Writing for the WBRZ News Advocate, Gerard Shields describes the actions being taken by Senator David Vitter (R-Louis.), who is blocking the nomination of Brian Jackson to a federal judgeship in Louisiana. What's Vitter's beef with Jackson? He has none. He just wants another guy, named Jim Letten, to be reappointed to his post. Mind you, Letten is not out of a job: he continues to "serve at the pleasure of the President" and does not need to "go through the nomination process again." This isn't good enough for Vitter, who seems to want President Barack Obama to go through a superfluous nominating process, or, at the very least, send Vitter an "update" of some kind.
It's all terribly confusing, until you read that there's no substance behind any of this at all. Vitter and his fellow Louisiana Senator, Mary Landrieu, are just having some pointless feud:
"Nine other well-qualified individuals are pending for important federal posts," Landrieu said in a statement. "Senator Vitter's partisan antics will do nothing but hurt the people of Louisiana who need these positions filled."
The position is part of a long-running feud between the two Louisiana senators that has resulted in the judgeship not being filled for the past two years.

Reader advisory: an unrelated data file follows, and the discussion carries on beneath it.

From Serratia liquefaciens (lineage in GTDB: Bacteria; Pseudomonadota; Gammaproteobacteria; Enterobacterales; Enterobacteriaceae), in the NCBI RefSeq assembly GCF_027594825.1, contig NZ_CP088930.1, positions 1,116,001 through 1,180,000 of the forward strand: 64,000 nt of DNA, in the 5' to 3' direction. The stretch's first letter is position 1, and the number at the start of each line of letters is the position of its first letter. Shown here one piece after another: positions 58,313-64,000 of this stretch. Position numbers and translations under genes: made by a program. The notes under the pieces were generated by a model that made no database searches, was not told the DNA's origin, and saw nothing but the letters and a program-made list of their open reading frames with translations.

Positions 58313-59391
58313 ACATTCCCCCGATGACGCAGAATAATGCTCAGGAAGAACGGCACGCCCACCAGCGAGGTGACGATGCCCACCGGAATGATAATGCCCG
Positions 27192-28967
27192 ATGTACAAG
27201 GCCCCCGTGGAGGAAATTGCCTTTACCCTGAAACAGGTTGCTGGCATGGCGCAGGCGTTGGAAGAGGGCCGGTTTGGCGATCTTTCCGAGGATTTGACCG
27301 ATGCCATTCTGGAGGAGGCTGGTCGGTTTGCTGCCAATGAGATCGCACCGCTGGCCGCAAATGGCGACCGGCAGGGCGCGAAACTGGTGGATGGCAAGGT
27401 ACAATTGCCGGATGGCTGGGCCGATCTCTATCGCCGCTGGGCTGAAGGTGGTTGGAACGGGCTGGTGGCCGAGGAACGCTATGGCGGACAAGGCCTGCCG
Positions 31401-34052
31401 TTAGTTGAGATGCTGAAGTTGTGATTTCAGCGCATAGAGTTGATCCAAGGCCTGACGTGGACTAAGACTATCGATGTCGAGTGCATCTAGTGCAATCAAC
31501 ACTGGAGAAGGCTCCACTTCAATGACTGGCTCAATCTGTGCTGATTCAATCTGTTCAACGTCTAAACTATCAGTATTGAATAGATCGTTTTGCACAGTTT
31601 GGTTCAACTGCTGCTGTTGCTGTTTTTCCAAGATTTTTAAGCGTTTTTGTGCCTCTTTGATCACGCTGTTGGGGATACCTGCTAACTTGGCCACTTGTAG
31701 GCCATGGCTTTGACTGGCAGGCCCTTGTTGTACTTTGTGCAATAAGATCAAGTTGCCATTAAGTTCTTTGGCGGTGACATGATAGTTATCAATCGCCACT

Under the U.S. Senate process in place, a confirmation hearing is not held by the Senate Judiciary Committee until both senators from the state submit what are called "blue slips" of support that allow the process to move forward.
Vitter is holding back his "blue slip" on Jackson and Genevieve Lynn May, who has been nominated for a U.S. Marshal post in the Eastern District.
May would become the first female marshal in Louisiana history, Landrieu said. "It can't be in Senator Vitter's best interest to stand in her way," Landrieu said.
The story goes on to report that during the Bush administration, Landrieu had opposed the nomination of another guy (David Dugas) to the judgeship for which Jackson is now vying, and that this has "agitated" Vitter, and
that Letten and Jackson both work in private practices, anyway. [CORRECTION: Only Jackson is in private practice.]
It's all very confusing! And also pointless? I think the big story here is that the judicial hold process is in dire need of reform. Alternately, maybe Vitter and Landrieu should just agree to awake one morning, head to the National Mall, and settle this by dueling.